On December 31, 1929, Pope Pius XI issued an encyclical letter on the topic "Christian Education of Youth." According to the Pope, the letter was to be "the record of Our Sacerdotal Jubilee [a year of priestly special indulgence] which, with altogether special affection, We wish to dedicate to our beloved youth, and to commend to all those whose office and duty is the work of education" (37). Although the church had long pursued a role in the education of youth, at the time of this encyclical--a decade following World War I ("the war to end all wars")--and "Western civilization seemed to all but a few prophets to be generally on the right track, needing only a little adjusting here and there" (Ryan, 1972, 2), the church saw a rising tide of change beginning to overtake religious education. As Pius XI wrote:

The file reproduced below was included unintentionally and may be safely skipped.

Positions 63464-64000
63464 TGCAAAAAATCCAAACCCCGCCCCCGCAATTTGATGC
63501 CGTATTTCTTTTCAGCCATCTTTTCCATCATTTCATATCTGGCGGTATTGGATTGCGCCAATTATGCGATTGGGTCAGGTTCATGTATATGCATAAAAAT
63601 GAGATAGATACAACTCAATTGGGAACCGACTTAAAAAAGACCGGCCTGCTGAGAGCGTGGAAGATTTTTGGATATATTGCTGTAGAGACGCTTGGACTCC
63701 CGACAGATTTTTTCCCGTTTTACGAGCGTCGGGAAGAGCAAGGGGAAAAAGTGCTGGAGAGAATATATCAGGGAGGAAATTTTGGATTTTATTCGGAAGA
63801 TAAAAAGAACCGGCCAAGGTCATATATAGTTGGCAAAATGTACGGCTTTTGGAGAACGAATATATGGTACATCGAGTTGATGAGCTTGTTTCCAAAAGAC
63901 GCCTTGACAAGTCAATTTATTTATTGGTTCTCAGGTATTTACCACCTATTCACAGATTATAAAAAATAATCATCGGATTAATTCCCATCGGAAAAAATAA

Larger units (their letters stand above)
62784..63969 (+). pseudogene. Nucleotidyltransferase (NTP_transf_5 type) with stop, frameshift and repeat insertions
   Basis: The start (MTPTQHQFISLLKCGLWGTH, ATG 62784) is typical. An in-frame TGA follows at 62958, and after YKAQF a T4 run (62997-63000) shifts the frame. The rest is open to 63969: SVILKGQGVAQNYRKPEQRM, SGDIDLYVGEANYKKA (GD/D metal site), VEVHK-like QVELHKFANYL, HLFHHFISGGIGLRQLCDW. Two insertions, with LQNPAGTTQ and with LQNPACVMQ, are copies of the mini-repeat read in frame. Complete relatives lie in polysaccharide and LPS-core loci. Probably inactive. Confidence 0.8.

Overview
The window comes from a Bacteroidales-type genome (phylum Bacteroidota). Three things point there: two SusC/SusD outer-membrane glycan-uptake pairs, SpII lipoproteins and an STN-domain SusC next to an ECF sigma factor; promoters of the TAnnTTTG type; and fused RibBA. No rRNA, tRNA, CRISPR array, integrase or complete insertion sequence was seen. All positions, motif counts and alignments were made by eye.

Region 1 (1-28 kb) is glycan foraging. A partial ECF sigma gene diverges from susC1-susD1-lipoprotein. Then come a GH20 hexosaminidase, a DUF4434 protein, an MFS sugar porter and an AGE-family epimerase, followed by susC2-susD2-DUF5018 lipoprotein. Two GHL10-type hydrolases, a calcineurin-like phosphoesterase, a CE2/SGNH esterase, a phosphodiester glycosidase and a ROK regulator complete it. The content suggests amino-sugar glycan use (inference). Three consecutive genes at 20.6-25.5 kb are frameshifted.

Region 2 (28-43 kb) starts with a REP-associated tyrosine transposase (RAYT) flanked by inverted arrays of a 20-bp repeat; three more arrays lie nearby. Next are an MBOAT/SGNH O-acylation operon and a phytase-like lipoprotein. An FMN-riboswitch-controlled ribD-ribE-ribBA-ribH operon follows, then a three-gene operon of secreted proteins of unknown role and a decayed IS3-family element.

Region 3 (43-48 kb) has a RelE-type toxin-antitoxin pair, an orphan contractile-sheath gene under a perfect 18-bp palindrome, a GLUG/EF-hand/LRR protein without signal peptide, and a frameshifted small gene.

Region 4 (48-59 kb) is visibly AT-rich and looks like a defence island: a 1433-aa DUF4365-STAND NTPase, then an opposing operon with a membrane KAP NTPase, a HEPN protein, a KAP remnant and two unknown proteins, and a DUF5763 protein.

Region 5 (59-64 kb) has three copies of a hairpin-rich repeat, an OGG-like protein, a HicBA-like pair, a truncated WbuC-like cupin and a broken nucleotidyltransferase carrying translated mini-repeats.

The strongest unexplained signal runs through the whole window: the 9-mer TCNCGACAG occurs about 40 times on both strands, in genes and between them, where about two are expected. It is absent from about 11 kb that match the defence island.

never have exponents of new pedagogical theories been so numerous, or so many methods and means devised, proposed and debated, not merely to facilitate education, but to create a new system infallibly efficacious, and capable of preparing the present generations for that earthly happiness which they so ardently desire (37).
Obviously, the church believed (as it continues to believe today) that its role as Supreme Educator is divinely ordained, and "Hence, it is evident that both by right and in fact the mission to educate belongs preeminently to the Church, and that no one free from prejudice can have a reasonable motive for opposing or impeding the Church in this her work . . ." (Pius XI, 1929, 44). In Pius XI's view, "the rights of the family, and of the State . . . not only are not opposed to this preeminence of the Church, but are in complete harmony with it" (45).
The encyclical is devoted to establishing a paradigm for Catholic Christians setting forth the need for parents to be responsible to God by placing their children in the church's schools, colleges, and seminaries, in order that they might be prope...